bob bjarke
6 min readJun 16, 2021


This spring I hired a team of freelance copywriters from the 19th century. All of them are dead, but their writing survives. So I used their books as source material and trained a computer to write like 4 Victorian-era authors from the worlds of architecture, interior design and adventure novels (just to spice things up). Their day rate was very affordable.

I asked the team to come up with short copy lines for an imaginary brand called Spruce (a CPG home cleaning brand), and extoll the virtues of an all-new, organic cleaning spray. They went to work and after about 20 minutes I received about 50 unique copy approaches.

As a brief, I gave them some examples of the “product-focused” copy I was looking for:

"The all-new organic cleaning spray.""Powerful cleaning, light touch on the environment.""Shop all new scents.""20% more effective than others.""Buy online now.""Save 10%"

I asked them to write in their own literary voice, and not to compromise their style for this “commercial” assignment (writers can be so temperamental). Below you’ll find the copy lines they came back with as well as my feedback on the writing.

Here’s what they came up with. These came directly from the machine — I didn’t write or edit these lines in any way:

Option 1:

Every flower pot, lamp and wall,or every closet in every room, windows and floors.Every surface--even the dark passages inevery closet--will be cleaner when properly treated,than when left to its own devices, unaided.

Feedback: Beautiful! A bit long, but definitely adds some drama to the cleaning spray category.

Option 2:

"The effect was instantaneous, instantaneous."--HENRY CLARK

Not sure who Henry Clark is, but I love the use of reviews from everyday people.

Option 3:

Research shows that by using this product, you will save40% to 70% of the energy used by your home.Everyone says "it's bad for the environment." They are wrong.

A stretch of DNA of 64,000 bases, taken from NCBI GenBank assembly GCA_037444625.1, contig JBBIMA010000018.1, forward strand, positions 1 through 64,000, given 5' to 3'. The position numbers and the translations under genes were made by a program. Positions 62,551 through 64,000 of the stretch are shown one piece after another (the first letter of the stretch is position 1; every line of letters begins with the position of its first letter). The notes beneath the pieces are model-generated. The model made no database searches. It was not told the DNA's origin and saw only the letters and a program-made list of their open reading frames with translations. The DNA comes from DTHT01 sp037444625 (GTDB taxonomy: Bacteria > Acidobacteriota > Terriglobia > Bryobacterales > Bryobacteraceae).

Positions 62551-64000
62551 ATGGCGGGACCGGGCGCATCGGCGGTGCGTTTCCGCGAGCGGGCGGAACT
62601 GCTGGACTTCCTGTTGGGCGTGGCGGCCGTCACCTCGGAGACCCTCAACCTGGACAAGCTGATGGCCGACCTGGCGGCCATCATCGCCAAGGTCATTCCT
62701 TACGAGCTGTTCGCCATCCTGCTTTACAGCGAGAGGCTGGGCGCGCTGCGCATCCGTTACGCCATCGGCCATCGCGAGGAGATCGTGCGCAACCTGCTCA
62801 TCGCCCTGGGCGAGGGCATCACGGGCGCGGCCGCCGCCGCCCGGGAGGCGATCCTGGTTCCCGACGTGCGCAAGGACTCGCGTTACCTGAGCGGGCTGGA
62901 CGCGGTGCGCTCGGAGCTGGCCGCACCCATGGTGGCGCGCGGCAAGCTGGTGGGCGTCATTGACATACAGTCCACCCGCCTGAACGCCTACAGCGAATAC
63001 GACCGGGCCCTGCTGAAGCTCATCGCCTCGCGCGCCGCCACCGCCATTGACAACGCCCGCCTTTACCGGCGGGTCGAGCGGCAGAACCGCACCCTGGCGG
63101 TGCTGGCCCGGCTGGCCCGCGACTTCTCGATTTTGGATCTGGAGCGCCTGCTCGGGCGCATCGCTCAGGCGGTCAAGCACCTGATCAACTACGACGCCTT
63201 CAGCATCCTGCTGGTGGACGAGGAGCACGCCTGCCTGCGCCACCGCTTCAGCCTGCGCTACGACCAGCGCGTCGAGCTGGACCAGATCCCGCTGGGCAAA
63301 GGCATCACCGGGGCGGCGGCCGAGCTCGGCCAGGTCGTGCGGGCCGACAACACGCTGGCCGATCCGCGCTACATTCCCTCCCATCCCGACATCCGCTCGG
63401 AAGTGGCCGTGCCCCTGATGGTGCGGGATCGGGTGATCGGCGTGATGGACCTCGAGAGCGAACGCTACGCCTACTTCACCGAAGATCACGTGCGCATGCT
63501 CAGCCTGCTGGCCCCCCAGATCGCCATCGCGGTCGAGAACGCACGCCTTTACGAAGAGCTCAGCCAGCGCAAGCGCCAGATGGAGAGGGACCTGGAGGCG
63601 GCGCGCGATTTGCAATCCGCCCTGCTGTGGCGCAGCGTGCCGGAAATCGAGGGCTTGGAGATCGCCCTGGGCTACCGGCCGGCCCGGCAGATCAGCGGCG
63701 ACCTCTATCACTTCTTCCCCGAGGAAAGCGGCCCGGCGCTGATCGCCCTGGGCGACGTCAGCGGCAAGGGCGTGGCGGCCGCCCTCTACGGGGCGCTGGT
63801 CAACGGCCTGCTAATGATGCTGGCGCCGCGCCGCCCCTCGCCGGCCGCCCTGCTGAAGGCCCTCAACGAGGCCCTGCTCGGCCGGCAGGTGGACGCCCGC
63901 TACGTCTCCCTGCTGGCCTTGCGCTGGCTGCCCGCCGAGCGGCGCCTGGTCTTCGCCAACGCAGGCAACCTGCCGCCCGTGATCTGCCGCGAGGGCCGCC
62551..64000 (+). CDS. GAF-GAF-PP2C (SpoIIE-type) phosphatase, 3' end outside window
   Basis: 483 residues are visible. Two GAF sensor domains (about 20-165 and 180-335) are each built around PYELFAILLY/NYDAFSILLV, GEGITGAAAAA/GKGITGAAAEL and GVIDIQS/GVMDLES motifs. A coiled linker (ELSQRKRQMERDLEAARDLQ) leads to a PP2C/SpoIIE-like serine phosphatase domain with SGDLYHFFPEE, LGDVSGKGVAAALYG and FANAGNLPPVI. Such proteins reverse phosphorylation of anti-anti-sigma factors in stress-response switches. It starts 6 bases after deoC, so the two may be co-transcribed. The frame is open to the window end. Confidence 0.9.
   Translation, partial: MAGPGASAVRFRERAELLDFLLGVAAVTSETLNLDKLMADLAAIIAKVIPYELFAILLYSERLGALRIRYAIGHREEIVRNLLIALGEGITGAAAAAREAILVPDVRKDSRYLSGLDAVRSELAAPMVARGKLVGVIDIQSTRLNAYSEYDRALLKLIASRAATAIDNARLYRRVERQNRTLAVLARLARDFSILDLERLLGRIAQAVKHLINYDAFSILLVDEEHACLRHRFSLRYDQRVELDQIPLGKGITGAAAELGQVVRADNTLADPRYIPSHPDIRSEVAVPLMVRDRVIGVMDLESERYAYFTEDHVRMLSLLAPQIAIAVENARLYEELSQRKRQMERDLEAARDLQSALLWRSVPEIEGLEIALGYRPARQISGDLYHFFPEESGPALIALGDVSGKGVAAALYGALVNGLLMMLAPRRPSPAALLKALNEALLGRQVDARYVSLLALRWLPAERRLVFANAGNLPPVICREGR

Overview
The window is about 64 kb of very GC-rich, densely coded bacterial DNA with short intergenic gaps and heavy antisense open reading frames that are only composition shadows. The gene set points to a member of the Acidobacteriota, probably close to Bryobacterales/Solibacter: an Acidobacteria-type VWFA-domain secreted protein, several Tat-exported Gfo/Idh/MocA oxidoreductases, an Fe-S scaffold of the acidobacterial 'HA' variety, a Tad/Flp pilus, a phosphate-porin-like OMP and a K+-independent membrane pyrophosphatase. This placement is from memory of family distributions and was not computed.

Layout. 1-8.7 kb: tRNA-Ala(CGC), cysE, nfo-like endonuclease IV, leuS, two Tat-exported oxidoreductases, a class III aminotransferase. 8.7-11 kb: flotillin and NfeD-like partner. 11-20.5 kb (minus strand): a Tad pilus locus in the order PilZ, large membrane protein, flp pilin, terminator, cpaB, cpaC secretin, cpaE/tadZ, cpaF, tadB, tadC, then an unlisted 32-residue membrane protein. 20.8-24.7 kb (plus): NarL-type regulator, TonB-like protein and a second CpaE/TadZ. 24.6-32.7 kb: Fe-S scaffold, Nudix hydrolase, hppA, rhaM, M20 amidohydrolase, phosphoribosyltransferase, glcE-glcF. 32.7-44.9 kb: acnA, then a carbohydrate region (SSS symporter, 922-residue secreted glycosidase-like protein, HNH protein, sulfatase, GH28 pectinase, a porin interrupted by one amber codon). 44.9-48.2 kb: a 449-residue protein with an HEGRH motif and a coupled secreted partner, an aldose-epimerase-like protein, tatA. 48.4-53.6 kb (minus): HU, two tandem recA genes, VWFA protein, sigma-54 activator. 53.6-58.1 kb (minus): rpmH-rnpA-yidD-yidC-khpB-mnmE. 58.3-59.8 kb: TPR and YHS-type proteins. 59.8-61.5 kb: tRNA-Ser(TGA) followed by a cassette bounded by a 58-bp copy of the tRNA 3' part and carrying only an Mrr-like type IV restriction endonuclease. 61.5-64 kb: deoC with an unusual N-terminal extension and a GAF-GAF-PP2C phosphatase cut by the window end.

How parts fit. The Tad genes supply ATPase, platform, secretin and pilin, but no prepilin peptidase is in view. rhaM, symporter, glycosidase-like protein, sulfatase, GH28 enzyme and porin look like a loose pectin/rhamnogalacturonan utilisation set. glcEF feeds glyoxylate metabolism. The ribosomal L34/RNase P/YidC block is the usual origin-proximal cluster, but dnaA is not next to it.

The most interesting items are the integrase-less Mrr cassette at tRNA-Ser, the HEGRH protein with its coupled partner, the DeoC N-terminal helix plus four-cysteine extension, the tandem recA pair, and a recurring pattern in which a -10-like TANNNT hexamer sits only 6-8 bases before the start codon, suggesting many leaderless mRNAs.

We’ll have to check with legal on these stats, but I like the myth-busting aspect of the final line.

Option 4:

Signature body wash.Jasmine was so happy when she first tried this that shewore it out of the house for two weeks.

Nice angle on the testimonial!

Option 5:

Cream or paste, use it or lose it.

Love the colloquial “use it or lose it” phrase, but this product is not available in cream or paste.

Option 6:

It is so fast and pure, that it is like eating tea.

This may resonate more with the UK market.

Option 7:

Yes, it's easy to use. Yes, it's effective.If you love animals and wild flowers, then this will change yourlife.

Loving this connection to the natural world.

Option 8:

Easily removes dirt, grime and grime-likecolours. This produces lovely, delicatecolours and beautiful shimmers and a good-lookingfloor, when not carpet.

Yes, anything grime-like we want to remove and agree this should not be used on carpet.

Option 9:

100% Money Back Guarantee.

Sadly this is not true.

Option 10:

100% natural and free of dyes. And, it has no harsh fragrances.How could it not be considered the latest innatural fragrances. The mystique that surrounds it disappears atfirst. But after a while the subtle fragrances--thewarm, delicious, delicate notes of old-world art, springto mind, then become as cloying as when firstexperienced. If ever you fancied buying some of theimitations made of old Italian pottery, Chinese porcelain, antiquematerials, or tapestries--or trying to decide which to love, inorder to give it up altogether as old fakes, forget it, for you areadhering to the same principle. To buy Italian Chianti, or any ofthe beautiful old Chinese perfumes, let them sit for several days in acool place, with light winds and a clear sky, and when all is dried,examine carefully for the presence of spirit. Spirit is everywherein these wonderful perfumes, and when thoroughly dried, they areunique, enchanting, and immensely hygienic. They exude acertain wonderful, but mysterious, scent. You must be possessed withthe power of combining this secret with the aid of artificialscent in perfumes, or you will never get beyond the condition of achild in the dark.